Howard ranks high in schools allocation

Baltimore, Frederick also atop governor's construction budget list

May 08, 2001|By Michael Dresser | Michael Dresser,SUN STAFF

Baltimore City and fast-growing Frederick County joined Howard yesterday as big winners in next year's $295 million school construction budget as Gov. Parris N. Glendening announced his spending priorities across the state.

The money brings total spending on school construction since Glendening took office to nearly $1.5 billion - putting him within easy striking distance of the $1.6 billion goal he set early in his administration.

"We're going to absolutely shatter that goal," the governor said.

The recommendations go to the Board of Public Works tomorrow, but approval is considered a formality.

The budget continues the governor's emphasis on funding renovations or expansions of existing schools. Only 21 percent of the money went to new construction projects.

Glendening said targeting spending in existing neighborhoods rather than "out there somewhere" was a facet of his Smart Growth initiative. By focusing on older communities, he said, the state can diminish the pressure on young couples with children to move to the outer suburbs.

Baltimore led the state with $46.6 million in construction aid - $25.7 million of it announced yesterday. State Del. Howard P. Rawlings, chairman of the House Appropriations Committee, said it was the second straight year the city hit the jackpot. "Two years in a row, that's a really important commitment," the Baltimore Democrat said.

Howard was second in the Baltimore metropolitan area with a record $25 million, $8.3 million of it new. Anne Arundel County also fared well as $5.3 million in new projects, including $4.2 million for an addition to North County High School, brought its total to $20.7 million.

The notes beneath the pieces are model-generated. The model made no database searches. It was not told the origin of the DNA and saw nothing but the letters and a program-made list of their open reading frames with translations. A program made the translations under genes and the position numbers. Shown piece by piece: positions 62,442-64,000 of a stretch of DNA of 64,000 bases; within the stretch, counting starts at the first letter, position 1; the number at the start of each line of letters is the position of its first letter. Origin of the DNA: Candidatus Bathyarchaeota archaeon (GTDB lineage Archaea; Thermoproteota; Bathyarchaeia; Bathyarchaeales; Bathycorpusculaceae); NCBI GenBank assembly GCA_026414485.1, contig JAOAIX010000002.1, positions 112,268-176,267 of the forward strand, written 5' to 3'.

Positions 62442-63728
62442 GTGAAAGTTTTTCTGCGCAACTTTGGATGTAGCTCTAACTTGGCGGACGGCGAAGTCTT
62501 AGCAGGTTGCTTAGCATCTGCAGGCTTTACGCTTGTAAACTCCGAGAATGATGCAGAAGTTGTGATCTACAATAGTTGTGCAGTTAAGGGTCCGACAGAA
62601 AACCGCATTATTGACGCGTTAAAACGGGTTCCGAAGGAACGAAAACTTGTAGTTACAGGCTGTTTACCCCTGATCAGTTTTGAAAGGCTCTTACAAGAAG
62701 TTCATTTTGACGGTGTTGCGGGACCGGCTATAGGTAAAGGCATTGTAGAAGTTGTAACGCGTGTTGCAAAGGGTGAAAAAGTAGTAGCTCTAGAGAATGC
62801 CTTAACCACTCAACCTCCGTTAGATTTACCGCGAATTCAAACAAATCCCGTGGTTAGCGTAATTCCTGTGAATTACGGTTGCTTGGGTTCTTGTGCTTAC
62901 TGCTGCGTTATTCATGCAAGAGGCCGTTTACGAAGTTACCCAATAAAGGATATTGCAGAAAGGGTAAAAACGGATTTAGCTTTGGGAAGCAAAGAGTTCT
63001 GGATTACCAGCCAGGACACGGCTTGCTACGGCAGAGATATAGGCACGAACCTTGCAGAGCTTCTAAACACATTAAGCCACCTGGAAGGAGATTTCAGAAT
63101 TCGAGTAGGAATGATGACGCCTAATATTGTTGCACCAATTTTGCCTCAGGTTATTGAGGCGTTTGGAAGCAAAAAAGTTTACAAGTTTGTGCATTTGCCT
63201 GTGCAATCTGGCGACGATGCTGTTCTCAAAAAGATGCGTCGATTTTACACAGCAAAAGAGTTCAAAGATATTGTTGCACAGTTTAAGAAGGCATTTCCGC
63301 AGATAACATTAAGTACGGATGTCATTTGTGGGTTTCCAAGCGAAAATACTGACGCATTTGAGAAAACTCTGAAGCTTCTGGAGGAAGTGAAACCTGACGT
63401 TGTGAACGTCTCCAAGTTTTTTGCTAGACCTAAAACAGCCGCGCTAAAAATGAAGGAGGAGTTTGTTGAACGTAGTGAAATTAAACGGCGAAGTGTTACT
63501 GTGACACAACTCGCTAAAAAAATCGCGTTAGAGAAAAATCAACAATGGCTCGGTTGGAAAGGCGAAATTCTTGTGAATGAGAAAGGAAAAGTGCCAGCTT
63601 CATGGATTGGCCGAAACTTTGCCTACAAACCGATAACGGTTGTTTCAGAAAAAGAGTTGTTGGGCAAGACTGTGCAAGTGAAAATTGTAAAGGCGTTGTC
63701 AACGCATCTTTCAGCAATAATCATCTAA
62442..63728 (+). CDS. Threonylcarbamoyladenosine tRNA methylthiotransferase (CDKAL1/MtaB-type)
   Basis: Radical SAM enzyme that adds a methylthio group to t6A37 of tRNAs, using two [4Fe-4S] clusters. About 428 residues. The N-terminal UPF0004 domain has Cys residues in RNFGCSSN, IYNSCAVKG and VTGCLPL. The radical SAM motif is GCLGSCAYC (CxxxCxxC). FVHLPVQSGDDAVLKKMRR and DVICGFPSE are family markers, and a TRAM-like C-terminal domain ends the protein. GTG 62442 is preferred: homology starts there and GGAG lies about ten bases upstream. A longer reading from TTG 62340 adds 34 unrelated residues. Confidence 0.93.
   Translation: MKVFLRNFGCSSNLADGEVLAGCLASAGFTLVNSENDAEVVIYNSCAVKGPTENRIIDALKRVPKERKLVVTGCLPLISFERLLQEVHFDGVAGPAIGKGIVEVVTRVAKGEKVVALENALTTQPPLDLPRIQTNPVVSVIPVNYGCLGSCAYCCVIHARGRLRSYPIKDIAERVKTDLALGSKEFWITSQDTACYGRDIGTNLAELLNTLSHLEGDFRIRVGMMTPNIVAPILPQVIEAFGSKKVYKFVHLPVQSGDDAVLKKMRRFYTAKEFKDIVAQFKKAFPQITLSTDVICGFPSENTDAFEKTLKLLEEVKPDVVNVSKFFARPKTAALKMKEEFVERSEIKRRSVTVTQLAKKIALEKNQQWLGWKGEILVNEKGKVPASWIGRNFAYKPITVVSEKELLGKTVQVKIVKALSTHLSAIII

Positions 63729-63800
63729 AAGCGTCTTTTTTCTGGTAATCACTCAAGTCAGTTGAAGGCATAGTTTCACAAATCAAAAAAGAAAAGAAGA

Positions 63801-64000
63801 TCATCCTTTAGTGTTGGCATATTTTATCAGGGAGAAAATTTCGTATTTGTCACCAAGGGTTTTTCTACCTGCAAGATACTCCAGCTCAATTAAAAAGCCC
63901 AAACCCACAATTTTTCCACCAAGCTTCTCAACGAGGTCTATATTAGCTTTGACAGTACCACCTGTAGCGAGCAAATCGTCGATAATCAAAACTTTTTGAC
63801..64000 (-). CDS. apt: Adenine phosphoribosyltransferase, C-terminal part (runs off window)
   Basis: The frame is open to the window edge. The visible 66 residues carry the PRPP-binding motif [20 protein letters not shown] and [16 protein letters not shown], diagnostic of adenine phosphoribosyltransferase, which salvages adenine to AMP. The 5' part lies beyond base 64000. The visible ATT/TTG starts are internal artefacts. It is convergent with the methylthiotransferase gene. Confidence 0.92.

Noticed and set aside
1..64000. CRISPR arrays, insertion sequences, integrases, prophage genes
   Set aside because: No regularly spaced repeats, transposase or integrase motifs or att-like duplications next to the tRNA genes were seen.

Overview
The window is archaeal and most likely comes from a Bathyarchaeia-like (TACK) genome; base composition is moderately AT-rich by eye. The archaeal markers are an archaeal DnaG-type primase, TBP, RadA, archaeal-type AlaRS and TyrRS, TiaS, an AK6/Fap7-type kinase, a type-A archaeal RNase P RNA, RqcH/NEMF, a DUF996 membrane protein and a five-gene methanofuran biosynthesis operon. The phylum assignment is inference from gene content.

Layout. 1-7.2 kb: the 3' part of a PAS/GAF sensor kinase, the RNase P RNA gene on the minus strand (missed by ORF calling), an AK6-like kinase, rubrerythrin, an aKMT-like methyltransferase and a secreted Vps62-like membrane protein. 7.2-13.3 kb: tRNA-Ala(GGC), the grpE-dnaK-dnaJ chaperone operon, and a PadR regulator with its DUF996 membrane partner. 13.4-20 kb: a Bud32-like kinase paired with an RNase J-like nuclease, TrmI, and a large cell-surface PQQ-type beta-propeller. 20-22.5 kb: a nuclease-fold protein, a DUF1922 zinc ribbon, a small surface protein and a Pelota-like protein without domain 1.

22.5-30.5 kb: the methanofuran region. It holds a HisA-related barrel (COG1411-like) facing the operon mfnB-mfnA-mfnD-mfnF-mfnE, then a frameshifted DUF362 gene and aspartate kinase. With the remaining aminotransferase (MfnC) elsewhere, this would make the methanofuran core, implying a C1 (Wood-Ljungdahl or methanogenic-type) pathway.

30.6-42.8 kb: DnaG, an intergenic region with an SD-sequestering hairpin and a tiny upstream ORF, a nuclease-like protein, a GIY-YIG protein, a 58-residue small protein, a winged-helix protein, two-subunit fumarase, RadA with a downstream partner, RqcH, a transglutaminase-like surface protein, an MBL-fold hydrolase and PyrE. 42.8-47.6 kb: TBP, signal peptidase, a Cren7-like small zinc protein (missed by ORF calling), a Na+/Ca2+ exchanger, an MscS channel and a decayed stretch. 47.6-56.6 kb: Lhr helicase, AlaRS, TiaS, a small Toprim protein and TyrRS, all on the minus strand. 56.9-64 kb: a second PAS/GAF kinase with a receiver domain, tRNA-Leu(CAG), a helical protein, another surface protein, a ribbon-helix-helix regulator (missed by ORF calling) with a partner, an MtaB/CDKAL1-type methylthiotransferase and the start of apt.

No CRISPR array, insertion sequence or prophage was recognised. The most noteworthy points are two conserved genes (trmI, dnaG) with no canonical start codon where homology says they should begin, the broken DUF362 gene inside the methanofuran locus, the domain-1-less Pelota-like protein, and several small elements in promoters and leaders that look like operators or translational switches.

Baltimore County received a relatively modest $18.7 million. That was largely because its request was modest. Yale Stenzler, state school construction chief, said the county asked for less money this year because it has a backlog of projects in the pipeline.

The figures announced yesterday brought benefits to several of the state's fastest-growing jurisdictions. Carroll County received $8.3 million, one of its largest allocations ever, including $5 million toward construction of a new Westminster-area high school the state had turned down in previous years.

Harford County received an additional $1.6 million for a new Aberdeen High School, bringing the county's total for the year to $8.4 million. "This bodes well for our county," said Harford County Executive James M. Harkins. "Tearing down the old high school and building a new one proved less costly than a patchwork approach. What we asked the state Board of Public Works for in school construction funding, we got."

The biggest winner for its size was Frederick County, which received $25.7 million, including $2.8 million in newly announced projects.

State school Superintendent Nancy S. Grasmick said the spending in the growing counties was justified. "Frederick had such an accelerating population. It's just extremely, extremely challenging," she said. "In Howard, we also have that level of growth."

About three-quarters of the state's school construction money is allocated by the Interagency Committee on School Construction. The quarter announced yesterday was determined by the governor in consultation with the agency.

This is the part of the money that is the subject of the annual event known as the "Begathon," in which school administrators, local officials and lawmakers from around the state go before the Board of Public Works to plead for their pet projects.

Prince George's and Montgomery counties received $45.8 million and $45 million respectively.

But Montgomery County Executive Douglas M. Duncan issued a statement calling the county's allocation "disappointing." He said his budget had assumed the county would receive $50 million, as it has for the past three years.

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